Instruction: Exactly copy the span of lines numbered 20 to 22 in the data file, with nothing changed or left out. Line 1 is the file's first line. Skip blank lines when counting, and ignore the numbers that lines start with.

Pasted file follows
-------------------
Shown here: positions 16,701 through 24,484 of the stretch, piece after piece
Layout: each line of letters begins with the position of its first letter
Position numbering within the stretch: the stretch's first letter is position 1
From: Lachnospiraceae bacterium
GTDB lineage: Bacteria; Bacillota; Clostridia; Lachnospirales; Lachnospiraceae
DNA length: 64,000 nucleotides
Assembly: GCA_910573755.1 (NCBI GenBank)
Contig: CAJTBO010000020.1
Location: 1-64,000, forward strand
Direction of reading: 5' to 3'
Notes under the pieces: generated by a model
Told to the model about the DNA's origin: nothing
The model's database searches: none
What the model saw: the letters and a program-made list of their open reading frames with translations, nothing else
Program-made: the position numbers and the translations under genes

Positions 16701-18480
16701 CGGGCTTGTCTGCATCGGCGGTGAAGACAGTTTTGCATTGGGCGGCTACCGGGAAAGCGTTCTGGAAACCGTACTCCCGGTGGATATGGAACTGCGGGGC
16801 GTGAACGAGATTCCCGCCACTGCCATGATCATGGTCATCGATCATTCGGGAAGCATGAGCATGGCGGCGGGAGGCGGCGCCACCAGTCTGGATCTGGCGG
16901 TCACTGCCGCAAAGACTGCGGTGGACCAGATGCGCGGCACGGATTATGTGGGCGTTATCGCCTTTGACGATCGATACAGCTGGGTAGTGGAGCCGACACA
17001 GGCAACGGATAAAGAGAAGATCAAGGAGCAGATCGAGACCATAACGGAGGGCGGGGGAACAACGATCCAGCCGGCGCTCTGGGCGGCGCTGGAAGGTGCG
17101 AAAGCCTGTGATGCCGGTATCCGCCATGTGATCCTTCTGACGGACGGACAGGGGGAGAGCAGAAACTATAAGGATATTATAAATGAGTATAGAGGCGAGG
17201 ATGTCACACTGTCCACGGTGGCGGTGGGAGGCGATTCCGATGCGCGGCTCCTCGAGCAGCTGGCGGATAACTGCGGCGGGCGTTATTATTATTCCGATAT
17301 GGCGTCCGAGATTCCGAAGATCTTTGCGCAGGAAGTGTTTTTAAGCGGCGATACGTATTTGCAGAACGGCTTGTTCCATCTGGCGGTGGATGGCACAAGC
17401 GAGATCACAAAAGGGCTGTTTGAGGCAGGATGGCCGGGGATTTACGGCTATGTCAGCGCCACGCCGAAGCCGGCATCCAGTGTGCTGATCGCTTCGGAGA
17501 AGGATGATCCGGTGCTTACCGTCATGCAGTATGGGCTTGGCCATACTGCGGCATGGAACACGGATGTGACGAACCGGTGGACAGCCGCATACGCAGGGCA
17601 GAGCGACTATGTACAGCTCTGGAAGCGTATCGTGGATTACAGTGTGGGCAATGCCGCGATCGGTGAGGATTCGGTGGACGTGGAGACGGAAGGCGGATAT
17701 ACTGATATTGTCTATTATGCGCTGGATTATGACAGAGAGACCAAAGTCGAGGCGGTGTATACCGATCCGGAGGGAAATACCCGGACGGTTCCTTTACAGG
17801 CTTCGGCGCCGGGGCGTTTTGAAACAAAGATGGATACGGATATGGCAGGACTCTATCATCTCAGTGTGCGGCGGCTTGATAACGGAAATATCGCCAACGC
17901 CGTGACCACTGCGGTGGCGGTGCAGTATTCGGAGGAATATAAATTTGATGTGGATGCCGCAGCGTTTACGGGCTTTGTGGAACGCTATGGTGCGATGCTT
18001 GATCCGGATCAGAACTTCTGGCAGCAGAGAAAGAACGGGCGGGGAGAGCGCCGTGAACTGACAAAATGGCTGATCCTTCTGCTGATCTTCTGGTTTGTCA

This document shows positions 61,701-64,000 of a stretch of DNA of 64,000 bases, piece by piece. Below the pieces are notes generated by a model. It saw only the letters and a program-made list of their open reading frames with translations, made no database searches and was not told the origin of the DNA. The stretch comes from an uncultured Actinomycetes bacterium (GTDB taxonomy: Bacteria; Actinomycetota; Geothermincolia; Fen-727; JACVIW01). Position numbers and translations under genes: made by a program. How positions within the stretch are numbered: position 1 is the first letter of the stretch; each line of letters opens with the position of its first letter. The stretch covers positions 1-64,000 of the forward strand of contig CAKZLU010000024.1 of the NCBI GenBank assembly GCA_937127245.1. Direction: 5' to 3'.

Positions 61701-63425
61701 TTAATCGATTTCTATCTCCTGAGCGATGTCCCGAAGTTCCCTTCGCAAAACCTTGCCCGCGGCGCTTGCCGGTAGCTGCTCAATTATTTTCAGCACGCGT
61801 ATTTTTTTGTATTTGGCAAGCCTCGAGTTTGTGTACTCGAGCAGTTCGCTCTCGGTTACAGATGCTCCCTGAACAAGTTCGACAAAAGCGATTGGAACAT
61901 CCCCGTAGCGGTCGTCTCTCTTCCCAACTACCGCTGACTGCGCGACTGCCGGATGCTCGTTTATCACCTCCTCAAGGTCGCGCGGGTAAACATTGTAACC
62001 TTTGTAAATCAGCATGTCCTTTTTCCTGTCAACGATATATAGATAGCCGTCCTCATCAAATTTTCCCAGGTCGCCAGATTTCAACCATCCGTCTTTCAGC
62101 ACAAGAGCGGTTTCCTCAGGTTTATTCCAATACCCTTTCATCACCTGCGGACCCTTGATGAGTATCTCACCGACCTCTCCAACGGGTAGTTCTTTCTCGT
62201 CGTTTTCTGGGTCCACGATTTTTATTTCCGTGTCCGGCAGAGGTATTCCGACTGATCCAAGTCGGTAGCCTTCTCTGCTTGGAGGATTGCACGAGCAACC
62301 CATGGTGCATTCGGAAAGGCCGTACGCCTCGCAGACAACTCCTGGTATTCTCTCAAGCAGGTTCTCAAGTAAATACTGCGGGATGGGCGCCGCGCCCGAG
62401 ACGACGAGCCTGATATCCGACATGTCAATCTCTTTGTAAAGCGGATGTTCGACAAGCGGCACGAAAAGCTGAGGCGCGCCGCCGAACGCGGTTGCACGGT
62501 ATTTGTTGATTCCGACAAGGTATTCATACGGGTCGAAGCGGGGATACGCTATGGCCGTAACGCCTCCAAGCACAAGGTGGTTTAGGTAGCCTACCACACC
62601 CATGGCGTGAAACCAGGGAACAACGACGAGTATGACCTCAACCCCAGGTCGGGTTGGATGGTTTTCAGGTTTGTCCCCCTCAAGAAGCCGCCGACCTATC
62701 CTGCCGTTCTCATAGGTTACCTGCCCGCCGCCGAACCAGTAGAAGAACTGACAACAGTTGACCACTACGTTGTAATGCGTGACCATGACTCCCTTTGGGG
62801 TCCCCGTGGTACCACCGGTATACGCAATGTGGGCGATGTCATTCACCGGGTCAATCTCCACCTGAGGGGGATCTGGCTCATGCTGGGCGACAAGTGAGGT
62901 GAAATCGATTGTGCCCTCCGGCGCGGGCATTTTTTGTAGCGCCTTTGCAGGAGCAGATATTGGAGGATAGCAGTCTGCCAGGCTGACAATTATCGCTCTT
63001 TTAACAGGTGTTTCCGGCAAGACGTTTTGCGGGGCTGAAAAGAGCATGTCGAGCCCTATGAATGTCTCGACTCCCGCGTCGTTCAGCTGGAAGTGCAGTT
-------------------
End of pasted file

17001 GGCAACGGATAAAGAGAAGATCAAGGAGCAGATCGAGACCATAACGGAGGGCGGGGGAACAACGATCCAGCCGGCGCTCTGGGCGGCGCTGGAAGGTGCG
17101 AAAGCCTGTGATGCCGGTATCCGCCATGTGATCCTTCTGACGGACGGACAGGGGGAGAGCAGAAACTATAAGGATATTATAAATGAGTATAGAGGCGAGG
17201 ATGTCACACTGTCCACGGTGGCGGTGGGAGGCGATTCCGATGCGCGGCTCCTCGAGCAGCTGGCGGATAACTGCGGCGGGCGTTATTATTATTCCGATAT